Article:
How to Prepare For Menopause as a Normal Human Function?

Current studies associate aging with exposing individuals to deadly global diseases such as cardiovascular, peripheral, and neurovascular diseases. However, menopause is a natural phenomenon for women, and most experience menopause transition symptoms before finally getting to menopause. There are no approved treatments for pre-menopause symptoms, but practitioners offer appropriate medications to specific individuals to ease discomfort and pains felt in the years of transition to menopause. 

Common Menopause Transitions Symptoms 

Most studies show that most women experience menopause transitions between 45 to 55 years. The condition exists for years before women stop their periods for 12 months and thus get to menopause. According to the National Institute of Aging (2021), some women experience one or a combination of the following menopausal transition symptoms. It normally lasts seven years, but it can proceed up to 14 years, depending on individual health conditions and genes.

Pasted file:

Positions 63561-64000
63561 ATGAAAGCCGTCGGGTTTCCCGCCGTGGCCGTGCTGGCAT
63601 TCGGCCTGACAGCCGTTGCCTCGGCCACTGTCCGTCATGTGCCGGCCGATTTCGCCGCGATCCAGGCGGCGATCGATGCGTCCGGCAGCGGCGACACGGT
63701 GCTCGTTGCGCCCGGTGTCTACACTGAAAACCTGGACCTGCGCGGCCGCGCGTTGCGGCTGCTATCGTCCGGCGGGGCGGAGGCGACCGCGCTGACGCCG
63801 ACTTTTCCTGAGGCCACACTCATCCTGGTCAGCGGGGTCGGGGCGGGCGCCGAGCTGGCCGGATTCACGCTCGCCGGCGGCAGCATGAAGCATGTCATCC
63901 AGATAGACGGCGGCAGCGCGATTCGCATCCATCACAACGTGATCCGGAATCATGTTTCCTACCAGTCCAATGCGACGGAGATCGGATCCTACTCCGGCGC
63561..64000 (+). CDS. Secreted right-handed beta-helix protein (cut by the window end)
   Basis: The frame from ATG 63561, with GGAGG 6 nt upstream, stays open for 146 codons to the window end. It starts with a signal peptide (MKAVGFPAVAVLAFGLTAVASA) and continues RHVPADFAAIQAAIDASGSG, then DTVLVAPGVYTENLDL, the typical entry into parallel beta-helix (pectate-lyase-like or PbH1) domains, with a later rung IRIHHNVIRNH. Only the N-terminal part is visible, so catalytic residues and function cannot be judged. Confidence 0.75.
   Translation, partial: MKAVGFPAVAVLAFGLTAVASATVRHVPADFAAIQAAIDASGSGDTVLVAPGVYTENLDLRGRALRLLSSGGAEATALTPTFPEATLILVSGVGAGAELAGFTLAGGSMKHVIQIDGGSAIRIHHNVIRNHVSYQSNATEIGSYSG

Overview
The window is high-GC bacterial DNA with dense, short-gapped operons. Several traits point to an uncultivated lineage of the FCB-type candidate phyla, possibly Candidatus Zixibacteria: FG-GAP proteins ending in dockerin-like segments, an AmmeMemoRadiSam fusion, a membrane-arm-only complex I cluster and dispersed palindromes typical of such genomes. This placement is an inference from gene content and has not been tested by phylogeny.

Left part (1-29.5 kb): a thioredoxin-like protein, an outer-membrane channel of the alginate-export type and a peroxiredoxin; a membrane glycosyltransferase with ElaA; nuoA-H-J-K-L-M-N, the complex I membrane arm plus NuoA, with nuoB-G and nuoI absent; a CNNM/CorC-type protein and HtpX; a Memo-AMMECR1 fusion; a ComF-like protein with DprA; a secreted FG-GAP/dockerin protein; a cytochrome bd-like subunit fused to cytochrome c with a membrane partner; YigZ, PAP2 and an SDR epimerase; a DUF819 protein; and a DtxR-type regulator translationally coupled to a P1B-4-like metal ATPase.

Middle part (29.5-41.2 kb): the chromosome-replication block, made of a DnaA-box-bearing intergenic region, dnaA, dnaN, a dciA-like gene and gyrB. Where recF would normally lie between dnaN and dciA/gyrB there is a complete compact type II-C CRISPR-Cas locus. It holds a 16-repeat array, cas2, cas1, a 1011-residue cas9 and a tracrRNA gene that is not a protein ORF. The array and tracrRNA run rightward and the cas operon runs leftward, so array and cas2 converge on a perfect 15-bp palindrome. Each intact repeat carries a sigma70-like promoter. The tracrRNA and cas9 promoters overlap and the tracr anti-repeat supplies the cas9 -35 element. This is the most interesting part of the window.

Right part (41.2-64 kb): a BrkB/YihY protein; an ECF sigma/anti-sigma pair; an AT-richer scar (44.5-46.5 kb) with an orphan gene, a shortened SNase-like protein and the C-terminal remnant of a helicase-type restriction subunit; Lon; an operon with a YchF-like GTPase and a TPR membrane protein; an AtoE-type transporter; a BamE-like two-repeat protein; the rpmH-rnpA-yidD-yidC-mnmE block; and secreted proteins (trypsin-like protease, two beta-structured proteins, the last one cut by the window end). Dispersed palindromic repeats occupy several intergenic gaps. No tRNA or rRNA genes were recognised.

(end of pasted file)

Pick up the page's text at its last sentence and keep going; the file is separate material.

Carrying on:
Hot flashes-Changes in estrogen levels are the major cause of flashes. Most women feel the heat in the upper part or all of their bodies. Other hot flashes symptoms include red blotches, heavy sweating, and cold shivering. 

Sleeping problems In the menopause transition period, women do not get sleep easily, and sometimes they wake up early.

Sex pains-During this period, some women experience pains when having sexual intimacy because their private parts become drier. 

Mood change: Some women feel moodier and more irritable during this stage of their lives.

Depression-Others feel tired and stressed due to normal human life, such as children growing up and aging parents. 


It is worth noting that for a woman to experience menopause, transition symptoms are normal, and more symptoms will be experienced in menopause. Before trying any treatments to ease these conditions, it is important to seek professional medical guidance since some drugs cause more harm than promote the well-being of a person.